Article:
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Czesław Porębski

This book offers a synoptic introduction to an important chapter of Polish 20th century philosophy, by introducing the studies of Kazimierz Twardowski, Tadeusz Czeżowski, Tadeusz Kotarbiński, Władysław Tatarkiewicz, Roman Ingarden, Henryk Elzenberg, Maria Ossowska, and Józef Maria Bocheński and how they contributed to value theory, ethics and aesthetics. These philosophers differed in their more definite interests, methodological approaches, and main results and yet their investigations share a number of characteristic features. Questions of value, considered as extremely vital, are treated with care and precision. In spite of the richness of their insights and an impressive number of detailed results these philosophers refrain from hasty conclusions, trying here, as elsewhere, to conduct their studies in an intellectually and morally responsible way.


Revised and Updated Edition


Edited by Ivan Löbl and Daniel Löbl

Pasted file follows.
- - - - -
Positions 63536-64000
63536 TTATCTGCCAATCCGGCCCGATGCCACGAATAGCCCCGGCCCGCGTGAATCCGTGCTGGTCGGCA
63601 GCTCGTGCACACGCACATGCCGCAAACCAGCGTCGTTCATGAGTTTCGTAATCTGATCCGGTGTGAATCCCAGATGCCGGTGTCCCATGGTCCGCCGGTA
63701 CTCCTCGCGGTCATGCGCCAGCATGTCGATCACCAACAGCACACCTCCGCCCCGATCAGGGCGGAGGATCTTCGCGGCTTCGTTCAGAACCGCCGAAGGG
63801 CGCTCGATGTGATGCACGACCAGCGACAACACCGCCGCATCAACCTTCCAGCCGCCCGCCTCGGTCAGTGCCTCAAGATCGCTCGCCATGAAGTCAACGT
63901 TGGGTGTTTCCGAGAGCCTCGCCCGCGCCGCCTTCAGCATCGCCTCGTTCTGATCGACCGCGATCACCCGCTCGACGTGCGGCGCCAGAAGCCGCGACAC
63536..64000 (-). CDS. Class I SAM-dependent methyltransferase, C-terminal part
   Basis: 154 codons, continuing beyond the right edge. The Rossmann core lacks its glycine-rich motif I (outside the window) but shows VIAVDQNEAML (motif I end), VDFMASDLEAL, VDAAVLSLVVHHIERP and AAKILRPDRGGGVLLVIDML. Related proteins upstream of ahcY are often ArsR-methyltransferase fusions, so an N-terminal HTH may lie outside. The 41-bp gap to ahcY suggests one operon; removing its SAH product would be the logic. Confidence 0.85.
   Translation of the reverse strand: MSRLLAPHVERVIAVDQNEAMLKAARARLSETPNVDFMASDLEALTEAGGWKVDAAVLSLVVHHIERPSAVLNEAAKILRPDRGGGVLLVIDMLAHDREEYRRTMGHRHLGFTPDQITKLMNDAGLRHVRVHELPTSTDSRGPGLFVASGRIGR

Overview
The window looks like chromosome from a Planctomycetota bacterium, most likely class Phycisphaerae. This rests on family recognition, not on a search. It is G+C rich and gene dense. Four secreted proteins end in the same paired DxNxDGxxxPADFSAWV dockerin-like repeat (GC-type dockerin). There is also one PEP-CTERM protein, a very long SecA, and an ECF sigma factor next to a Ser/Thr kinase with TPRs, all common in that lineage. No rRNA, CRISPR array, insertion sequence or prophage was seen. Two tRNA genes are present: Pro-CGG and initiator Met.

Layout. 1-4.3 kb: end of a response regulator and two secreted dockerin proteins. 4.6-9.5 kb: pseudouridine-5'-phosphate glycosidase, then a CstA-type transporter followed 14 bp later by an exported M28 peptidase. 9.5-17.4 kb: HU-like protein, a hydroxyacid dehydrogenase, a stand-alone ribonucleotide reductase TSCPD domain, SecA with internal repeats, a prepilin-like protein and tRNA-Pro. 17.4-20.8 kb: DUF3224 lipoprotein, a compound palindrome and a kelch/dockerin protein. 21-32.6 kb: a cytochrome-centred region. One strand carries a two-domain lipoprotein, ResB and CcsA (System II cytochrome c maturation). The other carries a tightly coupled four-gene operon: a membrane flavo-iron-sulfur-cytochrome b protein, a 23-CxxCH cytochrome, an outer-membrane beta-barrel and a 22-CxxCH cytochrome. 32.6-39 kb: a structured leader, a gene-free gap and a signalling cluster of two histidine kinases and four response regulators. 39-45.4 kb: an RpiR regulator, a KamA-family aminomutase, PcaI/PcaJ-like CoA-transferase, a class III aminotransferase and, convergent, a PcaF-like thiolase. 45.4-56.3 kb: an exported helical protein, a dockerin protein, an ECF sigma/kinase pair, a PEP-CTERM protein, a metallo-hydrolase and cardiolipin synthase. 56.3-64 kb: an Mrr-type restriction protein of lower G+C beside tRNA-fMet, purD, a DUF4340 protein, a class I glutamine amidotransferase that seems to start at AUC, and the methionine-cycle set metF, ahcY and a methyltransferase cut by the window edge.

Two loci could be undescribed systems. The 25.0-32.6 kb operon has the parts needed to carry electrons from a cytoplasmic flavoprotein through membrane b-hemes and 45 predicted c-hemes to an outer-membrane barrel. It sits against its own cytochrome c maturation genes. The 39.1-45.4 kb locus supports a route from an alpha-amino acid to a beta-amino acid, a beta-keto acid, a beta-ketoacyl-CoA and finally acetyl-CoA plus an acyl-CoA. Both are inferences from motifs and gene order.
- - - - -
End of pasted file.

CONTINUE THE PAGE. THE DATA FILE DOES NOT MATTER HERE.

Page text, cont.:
This new edition of the Catalogue of Palaearctic Coleoptera gives a taxonomic overview of the most diverse group of all organisms living in the world-largest biogeographical area. The present volume is an updated edition of the first issue in 2003 but restricted to data published before the year 2000. It contains information about 33,914 taxa (together with synonyms), and increases the number of included species and other taxa by almost 5,000. In addition, thousands of species have their distributional data completed, and their ranks, systematic positions and nomenclature corrected. Almost two hundred new acts fix systematics and nomenclature, and numerous problems are discussed. Even such well known genera as Calosoma and Carabus, or tribes as Bembidiini and Panagaeini, are completely reorganized compared to the previously published catalogues. Thus, the work is a scaffold for biotic surveys, ecological studies, and nature conservation. It responds to the urgent need of an assessment of the still remaining forms of life, threatened by the on-going destruction of habitats. Taxonomy provides the basic building blocks of our understanding of the diversity of life. It stems from innate human curiosity: confronted with an unknown species we ask first “what is it”? Taxonomists recognize species and other systematic entities (taxa), define them and place them within the framework of known organisms, providing means for their subsequent identification.